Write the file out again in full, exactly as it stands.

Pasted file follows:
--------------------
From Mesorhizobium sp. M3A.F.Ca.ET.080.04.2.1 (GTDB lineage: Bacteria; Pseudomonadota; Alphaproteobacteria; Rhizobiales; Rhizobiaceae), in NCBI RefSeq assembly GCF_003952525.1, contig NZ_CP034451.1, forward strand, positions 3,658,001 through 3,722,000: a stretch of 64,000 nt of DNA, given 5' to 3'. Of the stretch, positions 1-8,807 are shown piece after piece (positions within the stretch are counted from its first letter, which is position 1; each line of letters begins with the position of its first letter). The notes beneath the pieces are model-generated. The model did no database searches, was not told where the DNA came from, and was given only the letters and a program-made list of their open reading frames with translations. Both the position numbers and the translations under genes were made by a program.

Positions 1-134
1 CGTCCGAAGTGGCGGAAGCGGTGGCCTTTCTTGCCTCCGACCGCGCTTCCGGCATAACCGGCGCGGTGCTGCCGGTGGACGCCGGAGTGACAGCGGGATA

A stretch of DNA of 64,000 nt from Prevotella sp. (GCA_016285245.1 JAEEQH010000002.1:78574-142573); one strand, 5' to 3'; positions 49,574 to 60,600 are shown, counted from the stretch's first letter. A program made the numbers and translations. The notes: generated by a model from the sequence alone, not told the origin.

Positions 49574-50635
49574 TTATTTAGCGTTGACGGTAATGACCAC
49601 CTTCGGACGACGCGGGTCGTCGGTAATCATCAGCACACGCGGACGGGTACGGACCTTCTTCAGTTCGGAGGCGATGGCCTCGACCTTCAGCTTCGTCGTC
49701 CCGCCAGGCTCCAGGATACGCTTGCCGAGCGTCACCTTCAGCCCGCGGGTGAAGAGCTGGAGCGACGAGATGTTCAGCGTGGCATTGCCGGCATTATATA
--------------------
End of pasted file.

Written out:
From Mesorhizobium sp. M3A.F.Ca.ET.080.04.2.1 (GTDB lineage: Bacteria; Pseudomonadota; Alphaproteobacteria; Rhizobiales; Rhizobiaceae), in NCBI RefSeq assembly GCF_003952525.1, contig NZ_CP034451.1, forward strand, positions 3,658,001 through 3,722,000: a stretch of 64,000 nt of DNA, given 5' to 3'. Of the stretch, positions 1-8,807 are shown piece after piece (positions within the stretch are counted from its first letter, which is position 1; each line of letters begins with the position of its first letter). The notes beneath the pieces are model-generated. The model did no database searches, was not told where the DNA came from, and was given only the letters and a program-made list of their open reading frames with translations. Both the position numbers and the translations under genes were made by a program.

Positions 1-134
1 CGTCCGAAGTGGCGGAAGCGGTGGCCTTTCTTGCCTCCGACCGCGCTTCCGGCATAACCGGCGCGGTGCTGCCGGTGGACGCCGGAGTGACAGCGGGATA

A stretch of DNA of 64,000 nt from Prevotella sp. (GCA_016285245.1 JAEEQH010000002.1:78574-142573); one strand, 5' to 3'; positions 49,574 to 60,600 are shown, counted from the stretch's first letter. A program made the numbers and translations. The notes: generated by a model from the sequence alone, not told the origin.

Positions 49574-50635
49574 TTATTTAGCGTTGACGGTAATGACCAC
49601 CTTCGGACGACGCGGGTCGTCGGTAATCATCAGCACACGCGGACGGGTACGGACCTTCTTCAGTTCGGAGGCGATGGCCTCGACCTTCAGCTTCGTCGTC
49701 CCGCCAGGCTCCAGGATACGCTTGCCGAGCGTCACCTTCAGCCCGCGGGTGAAGAGCTGGAGCGACGAGATGTTCAGCGTGGCATTGCCGGCATTATATA